If the surface of the brain looks slightly odd in the BrainTutor software, it’s because BrainVoyager tends to accentuate the sulci during visualisation. This is presumably to enable a better view of the brain activation when it occurs on the surface.
It argues that our ability to reason about other people’s intentions underlies many common supernatural beliefs. In other words, we have a tendency to see intentions and consciousness even in mechanical aspects of the world.
The author is psychologist Dr Jesse Bering who has been using cognitive psychology to try and understand areas that are traditionally tackled by philosophy, such as belief in souls, causation and existential meaning.
In one experiment, Bering used puppets to describe a story in which a mouse is eaten by an alligator. Children of different ages were then asked to describe the mouse’s ability to feel or know things after its death.
Younger children were more likely than older children to attribute thoughts, desires and even biological states to the mouse, suggesting that the idea of an afterlife is more likely to be intuitive and not one that is learned through ongoing cultural experience.
Jesse is interested in how some of the beliefs surrounding these issues might be influenced or related to common aspects of the mind that have evolved to solve other, more practical problems of life and survival.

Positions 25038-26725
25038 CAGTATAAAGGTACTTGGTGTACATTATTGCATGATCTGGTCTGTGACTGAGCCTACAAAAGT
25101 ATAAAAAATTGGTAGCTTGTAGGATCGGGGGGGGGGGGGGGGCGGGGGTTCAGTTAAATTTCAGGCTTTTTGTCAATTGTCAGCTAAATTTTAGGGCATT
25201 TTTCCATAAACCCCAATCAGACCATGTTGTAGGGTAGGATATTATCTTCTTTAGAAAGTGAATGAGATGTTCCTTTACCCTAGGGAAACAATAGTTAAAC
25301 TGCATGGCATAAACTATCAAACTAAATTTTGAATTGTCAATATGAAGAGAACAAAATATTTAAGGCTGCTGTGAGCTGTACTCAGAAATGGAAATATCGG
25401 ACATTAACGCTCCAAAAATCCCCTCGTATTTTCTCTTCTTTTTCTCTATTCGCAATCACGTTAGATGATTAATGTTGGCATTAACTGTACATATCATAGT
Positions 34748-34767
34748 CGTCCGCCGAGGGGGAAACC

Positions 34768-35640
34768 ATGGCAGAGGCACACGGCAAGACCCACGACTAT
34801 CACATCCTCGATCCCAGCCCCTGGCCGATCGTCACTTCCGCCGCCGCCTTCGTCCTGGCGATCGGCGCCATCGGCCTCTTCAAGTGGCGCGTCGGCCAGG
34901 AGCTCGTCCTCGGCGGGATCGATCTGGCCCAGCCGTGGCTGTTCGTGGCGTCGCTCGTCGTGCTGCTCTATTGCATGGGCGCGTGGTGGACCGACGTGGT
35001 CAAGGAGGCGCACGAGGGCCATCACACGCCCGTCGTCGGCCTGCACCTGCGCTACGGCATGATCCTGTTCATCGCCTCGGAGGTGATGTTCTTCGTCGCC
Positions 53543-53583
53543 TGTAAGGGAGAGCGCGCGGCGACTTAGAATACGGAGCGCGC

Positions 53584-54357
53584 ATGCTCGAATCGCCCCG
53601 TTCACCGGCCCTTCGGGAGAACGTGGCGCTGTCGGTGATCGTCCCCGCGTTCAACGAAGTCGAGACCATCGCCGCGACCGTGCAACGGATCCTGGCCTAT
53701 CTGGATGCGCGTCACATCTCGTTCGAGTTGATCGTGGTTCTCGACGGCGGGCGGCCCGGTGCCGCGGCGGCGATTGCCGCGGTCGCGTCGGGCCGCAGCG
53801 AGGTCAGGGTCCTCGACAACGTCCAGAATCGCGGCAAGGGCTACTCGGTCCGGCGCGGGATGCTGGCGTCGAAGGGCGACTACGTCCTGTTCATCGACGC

The article is only available in the print edition, or online to subscribers, but Jesse has kindly offered to provide a copy of the article to anyone who contacts him by email.
who crashed through their minds in jail waiting for
impossible criminals with golden heads and the
charm of reality in their hearts who sang sweet
blues to Alcatraz,
who retired to Mexico to cultivate a habit, or Rocky
Mount to tender Buddha or Tangiers to boys
or Southern Pacific to the black locomotive or
Harvard to Narcissus to Woodlawn to the
daisychain or grave,
who demanded sanity trials accusing the radio of hyp
notism & were left with their insanity & their
hands & a hung jury,
who threw potato salad at CCNY lecturers on Dadaism
and subsequently presented themselves on the
granite steps of the madhouse with shaven heads
and harlequin speech of suicide, demanding in-
and who were given instead the concrete void of insulin
Metrazol electricity hydrotherapy psycho-